by Adria Rivera
For forty years of dictatorship, inside a building that was once a democratic parliament–one of the first in Europe to recognise women’s suffrage–there was only space for the most conservative elements of Spanish society: the Church, the military and the members of the regime party. In 1977, two years after the death of the dictator, the members of the assembly were democratically elected again. The left (Communist Party and PSOE) and the Catalan and Basque nationalists, all of them political outsiders, had to be integrated into the political game. At the same time, part of the bureaucratic apparatus of the old regime joined the ranks of Alianza Popular (far-right) and the Unión de Centro Democrático (centre-right), whose leader, Adolfo Suárez (a former minister of Franco), was the first elected President.
The (unelected) Chamber had been the backbone of Spanish society for decades. Military suits and clergy clothes were the norm inside the house. In sharp contrast, in 1977, the corduroy jackets of the leftist leader Felipe González (PSOE, centre-left) worked as a symbol of the new politics which aimed to restore the link between the people and institutionalised politics.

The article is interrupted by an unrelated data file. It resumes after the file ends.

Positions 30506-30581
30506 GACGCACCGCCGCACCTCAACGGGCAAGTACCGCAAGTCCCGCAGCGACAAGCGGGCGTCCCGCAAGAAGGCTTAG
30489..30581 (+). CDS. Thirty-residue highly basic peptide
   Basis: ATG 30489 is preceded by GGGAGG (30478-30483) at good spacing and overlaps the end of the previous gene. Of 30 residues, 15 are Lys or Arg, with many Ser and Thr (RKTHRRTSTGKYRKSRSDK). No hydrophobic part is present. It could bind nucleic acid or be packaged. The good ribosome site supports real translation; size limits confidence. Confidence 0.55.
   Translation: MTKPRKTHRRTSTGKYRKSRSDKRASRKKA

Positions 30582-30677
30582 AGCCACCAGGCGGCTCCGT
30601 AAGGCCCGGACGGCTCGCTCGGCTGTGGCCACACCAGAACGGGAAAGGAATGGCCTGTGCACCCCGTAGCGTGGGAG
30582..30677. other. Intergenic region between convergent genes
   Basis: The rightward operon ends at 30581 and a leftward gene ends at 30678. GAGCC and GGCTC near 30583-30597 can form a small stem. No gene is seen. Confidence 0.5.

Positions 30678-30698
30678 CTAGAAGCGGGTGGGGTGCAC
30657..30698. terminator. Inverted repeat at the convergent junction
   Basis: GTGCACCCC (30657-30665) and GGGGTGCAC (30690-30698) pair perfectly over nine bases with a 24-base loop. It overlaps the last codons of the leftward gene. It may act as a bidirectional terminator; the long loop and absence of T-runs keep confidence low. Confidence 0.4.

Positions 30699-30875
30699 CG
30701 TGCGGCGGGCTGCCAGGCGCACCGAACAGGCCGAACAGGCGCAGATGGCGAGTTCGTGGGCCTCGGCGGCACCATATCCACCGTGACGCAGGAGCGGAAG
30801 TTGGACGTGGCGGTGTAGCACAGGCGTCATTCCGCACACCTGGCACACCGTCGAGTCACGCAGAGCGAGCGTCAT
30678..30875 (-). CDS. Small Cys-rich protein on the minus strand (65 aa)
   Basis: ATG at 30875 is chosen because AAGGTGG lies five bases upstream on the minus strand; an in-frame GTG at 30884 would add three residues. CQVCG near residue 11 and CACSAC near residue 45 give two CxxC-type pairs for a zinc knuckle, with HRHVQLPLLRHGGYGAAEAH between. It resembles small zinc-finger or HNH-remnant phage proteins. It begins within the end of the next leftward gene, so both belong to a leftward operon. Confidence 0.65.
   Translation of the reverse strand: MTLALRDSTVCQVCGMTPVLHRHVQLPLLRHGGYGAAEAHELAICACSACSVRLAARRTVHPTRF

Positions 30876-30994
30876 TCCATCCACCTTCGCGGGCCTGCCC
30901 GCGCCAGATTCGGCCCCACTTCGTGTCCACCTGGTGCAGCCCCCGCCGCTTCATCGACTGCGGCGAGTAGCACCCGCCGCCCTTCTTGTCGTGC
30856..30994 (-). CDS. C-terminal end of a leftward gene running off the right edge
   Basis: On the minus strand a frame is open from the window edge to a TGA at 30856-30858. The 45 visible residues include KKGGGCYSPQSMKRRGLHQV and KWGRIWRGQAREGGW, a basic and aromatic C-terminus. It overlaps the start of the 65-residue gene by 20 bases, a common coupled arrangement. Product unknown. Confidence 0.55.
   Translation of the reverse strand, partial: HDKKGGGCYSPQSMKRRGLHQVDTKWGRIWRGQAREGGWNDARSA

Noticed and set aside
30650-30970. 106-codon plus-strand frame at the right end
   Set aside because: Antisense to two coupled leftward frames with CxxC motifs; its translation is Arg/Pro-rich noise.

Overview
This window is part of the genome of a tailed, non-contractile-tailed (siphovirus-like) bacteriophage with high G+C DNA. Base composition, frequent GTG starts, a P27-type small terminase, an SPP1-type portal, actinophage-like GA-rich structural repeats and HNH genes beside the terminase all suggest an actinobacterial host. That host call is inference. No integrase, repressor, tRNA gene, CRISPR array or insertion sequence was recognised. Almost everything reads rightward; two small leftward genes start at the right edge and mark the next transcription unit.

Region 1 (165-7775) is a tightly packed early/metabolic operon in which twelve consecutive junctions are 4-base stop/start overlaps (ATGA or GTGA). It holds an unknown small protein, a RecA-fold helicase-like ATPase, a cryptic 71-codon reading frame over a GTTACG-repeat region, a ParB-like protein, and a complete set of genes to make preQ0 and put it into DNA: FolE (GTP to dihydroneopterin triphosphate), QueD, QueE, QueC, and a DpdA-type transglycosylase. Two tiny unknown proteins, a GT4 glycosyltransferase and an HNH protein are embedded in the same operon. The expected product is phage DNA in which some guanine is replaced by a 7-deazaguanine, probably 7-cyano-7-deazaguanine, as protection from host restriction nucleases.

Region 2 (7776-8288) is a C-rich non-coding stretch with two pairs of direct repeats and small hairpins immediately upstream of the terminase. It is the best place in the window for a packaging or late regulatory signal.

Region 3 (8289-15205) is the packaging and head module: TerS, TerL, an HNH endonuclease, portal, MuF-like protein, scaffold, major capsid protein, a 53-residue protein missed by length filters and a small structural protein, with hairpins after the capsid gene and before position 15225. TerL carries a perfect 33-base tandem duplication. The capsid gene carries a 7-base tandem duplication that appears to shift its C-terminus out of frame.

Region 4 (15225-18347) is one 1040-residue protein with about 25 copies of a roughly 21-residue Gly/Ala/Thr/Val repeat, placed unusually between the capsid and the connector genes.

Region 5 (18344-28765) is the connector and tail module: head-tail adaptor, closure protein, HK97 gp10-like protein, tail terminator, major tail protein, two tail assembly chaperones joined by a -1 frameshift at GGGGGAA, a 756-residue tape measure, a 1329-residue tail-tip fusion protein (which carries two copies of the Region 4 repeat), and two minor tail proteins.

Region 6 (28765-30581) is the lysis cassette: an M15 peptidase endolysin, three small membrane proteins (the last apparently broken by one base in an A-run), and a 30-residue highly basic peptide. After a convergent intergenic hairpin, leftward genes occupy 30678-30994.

Last December’s general elections created a Parliament very different from those we have known. The “outsiders” of the political system have again succeeded in getting into the Parliament. The eleventh term of the Spanish Parliament has also started with much noise that targets the new MPs of Podemos.
The image of the President-in-office Mariano Rajoy showing his expression of surprise when he spots a Podemos MP with dreadlocks passing in front of him has become a symbol of change. Podemos entered the Spanish Parliament with 69 seats and almost the same number of votes as the PSOE (300,000 fewer than the socialists). Before that, the party had already succeeded in taking the city councils of Madrid and Barcelona. Political activists who worked on the fringe have joined parliamentary politics and, more broadly speaking, the institutional life of the country.
This is completely new in the Spanish political panorama. From 1982 to 2011, the PP (formerly, the Alianza Popular) and the PSOE have invariably accounted for 85-90% of the MPs. Their power was only contested by the Catalan and Basque nationalist parties, and the Izquierda Unida (the left leaning coalition led by the Communist Party). However, after last December’s elections, both parties only account for 60% of the seats of the Parliament and half of the votes. The difference in votes and seats can be explained by an electoral system that benefits the rural regions, which are traditionally more conservative in their voting preferences.